My main current task is the design of BIM (code should be out by Monday at the latest) and today was a day to watch a “clueless user” (she’s actually quite intelligent she just knows little about computers and BIM) interact with BIM. BIM is designed by me. It embodies the meaning that I have formed about BIM and its task over the 3 years or so I’ve been working on it. It also embodies meanings/ideas/understandings that have formed over the last 12/15 years of doing e-learning and developing e-learning systems. That same meaning is informed by my experiences in social media (e.g. this blog)
The “clueless user” is a sessional teaching academic in management/human resources. She’s done a bit of e-learning and used BAM. She doesn’t have very much in the way of detailed mental models about how her computer works, how the Internet works or how Moodle, BIM, blogs and feeds work (or even mean).
Needless to say, having observed the user and the meanings she has demonstrated of BIM, I have a long list of improvements for the interface and operation of BIM. If some of them aren’t made, the other academics going to be using BIM are going to struggle. Understanding her meaning and responding to it has been helpful. It has forced me to reconsider and hopefully improve BIM to better fit with other meanings. It should improve BIM.
Of course, 1 person does not make a universe. But that 1 person being very different from me will help a bit.
… and my take-away is that we should be careful not to assume that people see things the same way we do, because invariably they don’t
If I’d assumed the same meaning and left BIM as, there would have been trouble for someone. The academics using the unmodified BIM would have suffered increased levels of frustration of dealing with a new system for which they did not understand the embodied meaning. There will still be some of that, but hopefully not as much.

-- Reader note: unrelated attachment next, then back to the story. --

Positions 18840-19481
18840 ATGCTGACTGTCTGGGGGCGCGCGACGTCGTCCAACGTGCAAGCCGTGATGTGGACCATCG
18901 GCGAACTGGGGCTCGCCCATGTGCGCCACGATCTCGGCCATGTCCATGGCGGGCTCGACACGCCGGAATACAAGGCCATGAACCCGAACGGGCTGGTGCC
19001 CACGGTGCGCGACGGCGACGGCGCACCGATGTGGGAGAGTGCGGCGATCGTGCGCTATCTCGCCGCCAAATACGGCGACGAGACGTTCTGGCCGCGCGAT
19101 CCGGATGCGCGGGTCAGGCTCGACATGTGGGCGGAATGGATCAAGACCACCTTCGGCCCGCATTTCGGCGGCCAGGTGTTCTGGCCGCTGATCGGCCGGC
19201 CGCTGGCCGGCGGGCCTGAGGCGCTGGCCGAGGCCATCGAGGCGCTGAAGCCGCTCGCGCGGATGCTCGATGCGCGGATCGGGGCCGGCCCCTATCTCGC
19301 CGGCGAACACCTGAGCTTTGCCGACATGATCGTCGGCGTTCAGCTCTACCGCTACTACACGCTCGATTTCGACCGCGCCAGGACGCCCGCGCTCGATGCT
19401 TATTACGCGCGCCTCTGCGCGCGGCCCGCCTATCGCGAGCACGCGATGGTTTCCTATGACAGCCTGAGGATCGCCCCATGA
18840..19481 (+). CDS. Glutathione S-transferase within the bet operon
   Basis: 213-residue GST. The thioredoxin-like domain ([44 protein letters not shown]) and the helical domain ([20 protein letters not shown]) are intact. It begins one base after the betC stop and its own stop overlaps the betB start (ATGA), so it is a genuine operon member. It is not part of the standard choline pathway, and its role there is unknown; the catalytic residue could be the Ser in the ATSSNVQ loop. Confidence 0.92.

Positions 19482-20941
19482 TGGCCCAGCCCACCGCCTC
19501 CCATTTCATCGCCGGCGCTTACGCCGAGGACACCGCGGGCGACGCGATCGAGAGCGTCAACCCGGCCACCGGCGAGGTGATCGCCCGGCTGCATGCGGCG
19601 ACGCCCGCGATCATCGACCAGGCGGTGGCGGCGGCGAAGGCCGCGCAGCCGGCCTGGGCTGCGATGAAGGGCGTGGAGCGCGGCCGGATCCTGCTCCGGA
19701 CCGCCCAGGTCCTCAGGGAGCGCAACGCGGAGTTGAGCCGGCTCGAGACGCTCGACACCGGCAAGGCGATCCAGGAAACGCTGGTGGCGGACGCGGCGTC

Downes, on the implications of this
there’s so much room for error in communication we don’t notice that we mean different things, usually, and then it surprises us when we do
I’m a little bit surprised by the level of changes needed in BIM. It’s based on a system that’s been used for 3 years, that has been used by this same “clueless user”.
But by engaging in what I’ve done I’ve opened myself up to that surprise at a stage much earlier where it is simpler for me to respond. Too much of how e-learning is implemented in universities does not allow itself to be exposed to “good” surprise, instead they get “bad” – often hugely problematic – surprise.
Minimum service standards
I know of an institution that has implemented minimum service standards for course websites. The standards have been approved at all the right committees, the designers of the standards have written a paper about it, there has been mention of it some of the training sessions for staff and it is now a couple of weeks out from the start of the first term using these standards.
The meaning being heard from the designers of these standards, at least until very recently, has been “it’s all good”. The meaning being heard from the academic staff now being required to fulfill the standards and complete the accompanying checklist includes: “Where did this come from?” and “How do we comply with it?”